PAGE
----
Given that the BVI is an international business and financial centre, disputes usually have a cross-jurisdictional element to them. As a result, parties often instruct overseas legal counsel in addition to BVI practitioners. In such cases multiple firms and jurisdictions may be involved, including different jurisdictional offices within the same firm. Sometimes separate offices step in to assist as a result of workloads, client requirements and time zone considerations.
This does beg the question: what are the rules governing the recoverability of costs? This question has become more urgent following the introduction of the Legal Profession Act, 2015 (the 'Act').
The Act came into force in November 2015 and introduced a regime under which it is likely that an offence is committed if an individual undertakes or performs the functions of a legal practitioner in the BVI without first having been admitted to do so and having been added to the register of BVI Practitioners (the 'Roll'). In such a situation the relevant party is unlikely to be entitled to recover their fees from an opposing party upon any award of costs by a BVI Court.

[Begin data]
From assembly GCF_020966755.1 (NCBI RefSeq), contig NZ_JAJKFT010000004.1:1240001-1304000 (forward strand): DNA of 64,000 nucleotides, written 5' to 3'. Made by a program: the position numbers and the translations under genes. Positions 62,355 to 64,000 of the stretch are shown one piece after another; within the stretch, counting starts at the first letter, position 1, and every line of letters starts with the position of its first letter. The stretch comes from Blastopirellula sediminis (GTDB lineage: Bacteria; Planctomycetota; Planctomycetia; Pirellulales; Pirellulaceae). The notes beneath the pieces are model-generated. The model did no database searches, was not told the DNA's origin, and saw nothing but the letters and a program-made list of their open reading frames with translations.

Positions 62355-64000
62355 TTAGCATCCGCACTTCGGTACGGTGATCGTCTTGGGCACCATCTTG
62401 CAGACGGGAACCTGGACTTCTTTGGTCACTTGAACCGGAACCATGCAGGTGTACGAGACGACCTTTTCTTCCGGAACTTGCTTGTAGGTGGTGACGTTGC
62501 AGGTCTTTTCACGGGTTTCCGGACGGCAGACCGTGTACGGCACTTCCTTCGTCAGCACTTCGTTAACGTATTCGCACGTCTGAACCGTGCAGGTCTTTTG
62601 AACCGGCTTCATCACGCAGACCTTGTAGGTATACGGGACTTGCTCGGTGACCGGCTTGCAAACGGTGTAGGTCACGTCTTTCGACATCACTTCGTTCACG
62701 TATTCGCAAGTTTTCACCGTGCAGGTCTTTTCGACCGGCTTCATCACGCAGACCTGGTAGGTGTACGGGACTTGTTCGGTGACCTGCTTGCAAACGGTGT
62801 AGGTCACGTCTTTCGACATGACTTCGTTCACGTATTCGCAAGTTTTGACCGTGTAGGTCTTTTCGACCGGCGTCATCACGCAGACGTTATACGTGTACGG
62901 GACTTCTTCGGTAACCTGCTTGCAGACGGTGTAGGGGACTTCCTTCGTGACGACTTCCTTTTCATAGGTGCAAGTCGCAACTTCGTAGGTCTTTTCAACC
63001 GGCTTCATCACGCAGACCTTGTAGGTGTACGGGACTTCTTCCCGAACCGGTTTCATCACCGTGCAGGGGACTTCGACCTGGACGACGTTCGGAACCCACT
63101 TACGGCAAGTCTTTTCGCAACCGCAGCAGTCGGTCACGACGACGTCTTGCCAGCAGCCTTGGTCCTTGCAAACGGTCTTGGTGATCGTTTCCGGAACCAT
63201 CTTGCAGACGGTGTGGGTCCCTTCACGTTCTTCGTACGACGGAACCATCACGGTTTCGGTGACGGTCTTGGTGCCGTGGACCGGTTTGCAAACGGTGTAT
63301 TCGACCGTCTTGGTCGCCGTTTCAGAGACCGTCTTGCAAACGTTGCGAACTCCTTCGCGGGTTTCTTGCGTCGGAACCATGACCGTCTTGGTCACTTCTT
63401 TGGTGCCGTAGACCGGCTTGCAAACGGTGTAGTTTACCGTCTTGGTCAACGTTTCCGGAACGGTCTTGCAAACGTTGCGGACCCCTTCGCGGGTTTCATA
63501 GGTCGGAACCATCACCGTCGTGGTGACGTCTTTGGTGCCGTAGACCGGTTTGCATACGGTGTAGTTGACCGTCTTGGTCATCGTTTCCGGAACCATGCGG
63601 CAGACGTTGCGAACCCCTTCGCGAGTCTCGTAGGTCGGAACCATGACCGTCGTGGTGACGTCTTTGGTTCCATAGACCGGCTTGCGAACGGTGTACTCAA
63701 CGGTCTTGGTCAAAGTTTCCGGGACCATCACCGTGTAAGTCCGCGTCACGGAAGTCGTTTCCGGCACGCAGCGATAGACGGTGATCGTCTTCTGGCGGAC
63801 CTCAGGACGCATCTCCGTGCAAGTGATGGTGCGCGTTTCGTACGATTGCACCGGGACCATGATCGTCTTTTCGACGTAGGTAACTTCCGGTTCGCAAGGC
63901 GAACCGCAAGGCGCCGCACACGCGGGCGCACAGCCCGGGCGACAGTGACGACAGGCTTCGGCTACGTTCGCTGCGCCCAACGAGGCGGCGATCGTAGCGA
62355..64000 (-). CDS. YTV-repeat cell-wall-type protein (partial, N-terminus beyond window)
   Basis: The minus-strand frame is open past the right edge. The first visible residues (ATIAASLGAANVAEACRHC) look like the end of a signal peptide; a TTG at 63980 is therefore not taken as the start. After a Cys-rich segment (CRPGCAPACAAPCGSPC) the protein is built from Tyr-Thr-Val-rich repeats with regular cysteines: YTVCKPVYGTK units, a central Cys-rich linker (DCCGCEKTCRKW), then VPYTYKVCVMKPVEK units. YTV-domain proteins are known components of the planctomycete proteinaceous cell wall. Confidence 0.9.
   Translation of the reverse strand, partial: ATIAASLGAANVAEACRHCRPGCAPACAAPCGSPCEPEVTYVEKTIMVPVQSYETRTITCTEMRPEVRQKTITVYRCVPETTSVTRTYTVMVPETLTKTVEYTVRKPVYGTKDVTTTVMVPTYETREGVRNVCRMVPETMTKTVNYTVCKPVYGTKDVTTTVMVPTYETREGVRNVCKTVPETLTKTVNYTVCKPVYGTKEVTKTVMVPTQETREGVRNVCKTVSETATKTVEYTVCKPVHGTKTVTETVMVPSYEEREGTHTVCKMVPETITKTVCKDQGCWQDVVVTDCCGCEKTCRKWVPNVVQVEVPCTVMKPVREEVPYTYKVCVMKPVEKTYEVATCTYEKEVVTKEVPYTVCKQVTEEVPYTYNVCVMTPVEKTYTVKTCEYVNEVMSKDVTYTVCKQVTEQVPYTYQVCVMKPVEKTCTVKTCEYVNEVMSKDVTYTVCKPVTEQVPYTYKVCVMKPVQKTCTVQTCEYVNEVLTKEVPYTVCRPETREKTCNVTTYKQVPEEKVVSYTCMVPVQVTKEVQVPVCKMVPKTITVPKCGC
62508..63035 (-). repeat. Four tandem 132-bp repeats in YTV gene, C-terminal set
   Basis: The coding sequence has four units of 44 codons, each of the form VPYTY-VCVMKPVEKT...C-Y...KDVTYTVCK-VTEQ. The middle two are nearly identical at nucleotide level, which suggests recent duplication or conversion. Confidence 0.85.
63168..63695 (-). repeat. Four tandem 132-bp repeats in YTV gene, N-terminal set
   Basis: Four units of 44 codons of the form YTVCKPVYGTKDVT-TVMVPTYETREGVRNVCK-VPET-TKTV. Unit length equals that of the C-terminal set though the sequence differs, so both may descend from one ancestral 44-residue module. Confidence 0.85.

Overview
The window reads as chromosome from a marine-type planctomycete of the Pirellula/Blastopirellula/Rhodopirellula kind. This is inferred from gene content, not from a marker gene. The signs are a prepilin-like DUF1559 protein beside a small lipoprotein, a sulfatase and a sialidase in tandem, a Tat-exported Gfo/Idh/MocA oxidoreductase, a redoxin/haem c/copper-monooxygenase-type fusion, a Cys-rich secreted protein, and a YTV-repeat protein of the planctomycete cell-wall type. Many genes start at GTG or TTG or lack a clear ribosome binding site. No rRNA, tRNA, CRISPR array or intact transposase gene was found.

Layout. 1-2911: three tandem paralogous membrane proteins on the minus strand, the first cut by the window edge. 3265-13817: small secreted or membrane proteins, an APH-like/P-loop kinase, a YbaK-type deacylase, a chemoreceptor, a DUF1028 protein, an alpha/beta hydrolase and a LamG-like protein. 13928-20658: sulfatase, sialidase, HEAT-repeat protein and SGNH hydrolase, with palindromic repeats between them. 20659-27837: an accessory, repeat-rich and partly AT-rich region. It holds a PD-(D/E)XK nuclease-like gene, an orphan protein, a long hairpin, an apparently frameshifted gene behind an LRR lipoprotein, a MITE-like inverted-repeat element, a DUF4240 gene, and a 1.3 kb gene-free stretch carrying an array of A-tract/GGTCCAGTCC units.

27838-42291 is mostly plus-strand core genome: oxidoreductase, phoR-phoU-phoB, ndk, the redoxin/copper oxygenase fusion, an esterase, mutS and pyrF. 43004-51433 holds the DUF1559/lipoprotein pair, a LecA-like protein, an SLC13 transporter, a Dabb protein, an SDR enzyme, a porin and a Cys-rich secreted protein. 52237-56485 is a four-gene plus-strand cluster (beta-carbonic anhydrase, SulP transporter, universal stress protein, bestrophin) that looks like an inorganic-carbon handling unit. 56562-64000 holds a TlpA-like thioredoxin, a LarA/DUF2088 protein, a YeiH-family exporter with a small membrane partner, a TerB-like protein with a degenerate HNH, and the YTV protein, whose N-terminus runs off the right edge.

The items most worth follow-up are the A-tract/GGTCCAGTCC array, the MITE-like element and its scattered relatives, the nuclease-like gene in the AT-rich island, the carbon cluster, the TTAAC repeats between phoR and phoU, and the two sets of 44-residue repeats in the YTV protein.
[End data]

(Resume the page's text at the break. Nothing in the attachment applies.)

Following the introduction of the Act, the BVI Commercial Court and the Eastern Caribbean Court of Appeal have been grappling with various issues as to costs, including those costs that are recoverable under the Act and, in a more general sense, the impact of the Act on practice and procedure in commercial litigation in the BVI itself.
Cases considering costs
The first decision to be handed down which focussed on those issues was Dmitry Garkusha v Ashot Yegiazaryan & Others BVICMAP 2015/0010, 6 June 2016. Here, the Court of Appeal held that the introduction of the Act abolished the previously accepted practice of recovering overseas lawyers' fees as disbursements within BVI proceedings.
The Court of Appeal based its decision on sections 18(3) and 2(2) of the Act. However, in January 2016, section 2(2) was repealed (having never actually been brought into force).
This was not brought to the attention of the Court of Appeal which led to significant industry commentary surrounding the correctness of the decision in Garkusha, leading others to question whether or not overseas lawyers' fees may still be recoverable, notwithstanding section 18(3) of the Act.